Young videomakers compete to help solve global resources problem

Children and young people can play their part in helping to secure future supplies of food, water and energy in Brazil with the launch of an exciting new global video competition. 

Research experts at the University of Birmingham are calling on young talents in Brazil, the UK and around the globe to produce and submit a three-minute video that captures the theme ‘Food, water and energy in my everyday life’. 

The 'Food-Water-Energy Challenge’links Brazil to the rest of the world and is open to anyone aged 10 to 25 at any school, college, university or youth organisation in any country. The winners will be chosen by a popular vote on the video sharing website YouTube. 

Camera KingstonIt is part of (Re)Connect the Nexus  - a two-year research partnership with Brazilian experts from Sao Paulo State University (UNESP). The project also involves experts from the UK Universities of Northampton and Leicester. 

Professor Peter Kraftl, from the University of Birmingham, said: “Young people make up 42% of Brazil’s population and they have a crucial role to play in securing food, water and energy – we want to connect young Brazilians with the world. 

“We hope that the video competition will inspire children and young people to produce great videos that will spark debate around Nexus issues – not just in Brazil and the UK. We want to see children and young people around the globe coming together to help solve the problems facing Brazil.” 

 

Competition winners will be announced in mid-March 2017 receive prizes for both themselves and their school, college, university or youth organisation. 

Water, energy and food are fundamental to maintaining our society in a sustainable way.There is a complex interdependence between sectors producing these resources and all are subject to similar demographic, economic and climatic pressures. 

This is known as the ‘water-energy-food nexus’ and examples include:

  • the amount of energy required to pump water supply systems;
  • water demand for hydroelectric power generation or thermoelectric cooling; and
  • conflict between the use of land for crops aimed at food production and biofuels. 

Professor José Antonio Perrella Balestieri, from Faculdade de Engenharia Guaratinguetá at UNESP, said: “Only by understanding young people’s impact on these key resources can we address crucial concerns, such as persistently high levels of poverty amongst Brazil's children.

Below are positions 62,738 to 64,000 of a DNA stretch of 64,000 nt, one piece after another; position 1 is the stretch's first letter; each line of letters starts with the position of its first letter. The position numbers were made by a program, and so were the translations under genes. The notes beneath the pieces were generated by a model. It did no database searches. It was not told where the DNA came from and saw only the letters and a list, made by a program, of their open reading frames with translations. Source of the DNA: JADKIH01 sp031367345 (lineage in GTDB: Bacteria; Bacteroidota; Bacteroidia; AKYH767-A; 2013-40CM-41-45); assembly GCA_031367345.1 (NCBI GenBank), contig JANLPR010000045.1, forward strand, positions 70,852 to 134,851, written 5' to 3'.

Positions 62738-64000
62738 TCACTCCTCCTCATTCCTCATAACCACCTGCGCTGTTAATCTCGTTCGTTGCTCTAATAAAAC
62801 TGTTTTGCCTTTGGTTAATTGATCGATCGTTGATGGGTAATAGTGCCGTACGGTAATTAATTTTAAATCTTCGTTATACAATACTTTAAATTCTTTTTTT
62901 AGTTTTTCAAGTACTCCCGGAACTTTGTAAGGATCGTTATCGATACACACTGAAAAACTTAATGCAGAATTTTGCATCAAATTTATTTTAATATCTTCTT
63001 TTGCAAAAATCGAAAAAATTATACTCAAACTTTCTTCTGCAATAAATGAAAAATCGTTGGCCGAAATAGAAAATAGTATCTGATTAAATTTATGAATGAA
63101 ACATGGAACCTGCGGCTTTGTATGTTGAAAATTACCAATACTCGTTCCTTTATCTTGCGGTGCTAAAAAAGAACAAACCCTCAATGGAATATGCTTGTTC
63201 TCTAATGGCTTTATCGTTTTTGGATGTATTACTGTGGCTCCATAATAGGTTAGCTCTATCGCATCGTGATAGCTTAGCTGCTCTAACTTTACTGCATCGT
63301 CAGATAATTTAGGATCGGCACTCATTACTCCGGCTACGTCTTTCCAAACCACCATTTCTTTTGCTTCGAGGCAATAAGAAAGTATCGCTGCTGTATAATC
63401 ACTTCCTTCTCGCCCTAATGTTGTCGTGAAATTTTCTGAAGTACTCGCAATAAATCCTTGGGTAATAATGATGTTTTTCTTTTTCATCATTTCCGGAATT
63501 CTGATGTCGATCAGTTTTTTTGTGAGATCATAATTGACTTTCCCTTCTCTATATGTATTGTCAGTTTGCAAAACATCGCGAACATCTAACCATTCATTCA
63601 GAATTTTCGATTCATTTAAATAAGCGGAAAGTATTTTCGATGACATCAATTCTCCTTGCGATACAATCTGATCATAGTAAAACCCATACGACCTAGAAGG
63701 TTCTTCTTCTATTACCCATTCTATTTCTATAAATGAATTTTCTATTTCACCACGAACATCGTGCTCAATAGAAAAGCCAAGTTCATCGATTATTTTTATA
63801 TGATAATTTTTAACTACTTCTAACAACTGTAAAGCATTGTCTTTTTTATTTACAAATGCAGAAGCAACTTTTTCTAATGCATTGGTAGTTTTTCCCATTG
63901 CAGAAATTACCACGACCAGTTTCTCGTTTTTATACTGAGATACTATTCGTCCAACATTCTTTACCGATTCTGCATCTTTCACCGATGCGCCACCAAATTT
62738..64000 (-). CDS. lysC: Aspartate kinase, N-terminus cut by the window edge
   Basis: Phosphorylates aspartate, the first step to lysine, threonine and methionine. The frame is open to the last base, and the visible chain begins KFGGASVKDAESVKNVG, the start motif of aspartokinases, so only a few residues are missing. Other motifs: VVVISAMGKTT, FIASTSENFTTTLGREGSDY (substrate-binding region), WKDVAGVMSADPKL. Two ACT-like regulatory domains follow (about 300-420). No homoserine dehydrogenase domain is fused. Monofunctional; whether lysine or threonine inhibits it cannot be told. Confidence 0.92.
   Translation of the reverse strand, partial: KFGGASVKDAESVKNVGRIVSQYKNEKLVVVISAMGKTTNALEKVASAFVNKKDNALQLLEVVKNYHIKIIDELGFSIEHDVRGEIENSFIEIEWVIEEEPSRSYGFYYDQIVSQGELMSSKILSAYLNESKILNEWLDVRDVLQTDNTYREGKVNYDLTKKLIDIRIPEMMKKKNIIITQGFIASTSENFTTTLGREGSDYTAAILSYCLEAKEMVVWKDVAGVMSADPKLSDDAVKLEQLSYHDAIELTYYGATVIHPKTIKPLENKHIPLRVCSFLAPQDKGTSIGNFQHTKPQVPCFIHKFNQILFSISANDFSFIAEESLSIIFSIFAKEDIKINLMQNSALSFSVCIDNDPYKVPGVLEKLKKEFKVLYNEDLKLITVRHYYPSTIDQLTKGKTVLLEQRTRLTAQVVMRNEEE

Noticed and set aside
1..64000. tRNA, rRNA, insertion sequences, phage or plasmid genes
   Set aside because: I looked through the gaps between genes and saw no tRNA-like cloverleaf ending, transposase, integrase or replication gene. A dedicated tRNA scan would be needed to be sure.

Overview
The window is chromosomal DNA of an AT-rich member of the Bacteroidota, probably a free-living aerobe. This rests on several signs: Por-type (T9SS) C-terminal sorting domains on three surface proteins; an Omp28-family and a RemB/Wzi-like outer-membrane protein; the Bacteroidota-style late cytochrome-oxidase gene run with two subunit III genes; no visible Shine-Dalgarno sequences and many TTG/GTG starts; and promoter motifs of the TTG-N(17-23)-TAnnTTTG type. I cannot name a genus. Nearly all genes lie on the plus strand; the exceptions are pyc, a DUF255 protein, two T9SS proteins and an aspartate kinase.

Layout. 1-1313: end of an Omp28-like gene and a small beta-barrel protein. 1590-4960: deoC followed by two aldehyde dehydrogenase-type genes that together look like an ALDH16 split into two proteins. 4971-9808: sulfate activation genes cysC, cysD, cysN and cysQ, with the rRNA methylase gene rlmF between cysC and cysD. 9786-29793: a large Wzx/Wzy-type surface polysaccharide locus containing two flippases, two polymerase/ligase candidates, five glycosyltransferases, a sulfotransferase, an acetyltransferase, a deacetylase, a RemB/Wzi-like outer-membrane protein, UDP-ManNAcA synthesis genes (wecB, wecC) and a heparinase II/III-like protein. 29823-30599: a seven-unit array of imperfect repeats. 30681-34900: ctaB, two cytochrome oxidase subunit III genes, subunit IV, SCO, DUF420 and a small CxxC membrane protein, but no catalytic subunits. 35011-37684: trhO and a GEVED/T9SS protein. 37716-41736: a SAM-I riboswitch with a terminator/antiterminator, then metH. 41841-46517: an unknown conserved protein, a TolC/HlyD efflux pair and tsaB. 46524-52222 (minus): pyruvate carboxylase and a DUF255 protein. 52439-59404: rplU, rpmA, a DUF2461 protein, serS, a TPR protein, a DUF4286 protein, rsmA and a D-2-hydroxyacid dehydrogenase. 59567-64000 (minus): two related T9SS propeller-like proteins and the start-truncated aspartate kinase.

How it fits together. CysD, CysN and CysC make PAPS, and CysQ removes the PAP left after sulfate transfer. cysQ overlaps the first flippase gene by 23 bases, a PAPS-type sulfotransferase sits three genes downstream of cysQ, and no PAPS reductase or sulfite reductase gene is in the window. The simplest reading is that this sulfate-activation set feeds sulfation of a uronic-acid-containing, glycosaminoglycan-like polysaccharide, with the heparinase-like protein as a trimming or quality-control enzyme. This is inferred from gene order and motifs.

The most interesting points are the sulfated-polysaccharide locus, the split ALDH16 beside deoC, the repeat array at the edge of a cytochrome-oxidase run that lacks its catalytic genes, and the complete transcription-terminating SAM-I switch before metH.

“In Brazil, children and young people aged 10 to 25 years are very important for accessing resources, economic productivity, social cohesion and community life, but little research exists on how they affect the water-energy-food nexus. 

“If we are to ‘solve’ the nexus, we must first understand young people’s perception and experience of water resources, energy and food. We will survey some 5,000 young people in Brazil - the largest survey of its type - investigating their experiences and addressing crucial issues.” 

He added that such issues would include equal access to the nexus, the resilience to pressures on resources and the role of education in addressing the needs and aspirations of the various communities. 

The study area is the metropolitan region of the Paraíba Valley and North Coast, State of Sao Paulo. Researchers chose this so that they couldevaluate issues and relate them to different factors such as where young people live - urban, suburban or rural – as well as age, gender, class and ethnicity. 

Funded by the Economic and Social Research Council (ESRC) and FAPESP as part of the Newton Fund, the projectwill use innovative research techniques to engage with young Brazilians aged up to 24 to learn about their experiences of food, water and energy. 

ENDS 

For more information or interviews, please contact Tony Moran, International Communications Manager, University of Birmingham on +44 (0) 121 414 8254 or  +44 (0)782 783 2312. For out of hours media enquiries, please call: +44 (0) 7789 921 165. 

Notes to Editors 

  • The University of Birmingham is ranked amongst the world’s top 100 institutions, its work brings people from across the world to Birmingham, including researchers and teachers and more than 5,000 international students from over 150 countries.
  • (Re)Connect the Nexus will address three sets of scientific issues with great academic and social impact: 

-       What are the understandings, experiences and participation of Brazilian children and young people (between 10 and 25 years) in the water-energy-food nexus? What are the main priorities for young people, their families and communities?

-       What daily choices do young people make when choosing and using food, water or energy in their homes and in public areas?

-       How does Education for Sustainability specifically address the water-energy-food nexus? How does it support young people themselves in their understandings, experiences and participation in terms of food-water-energy?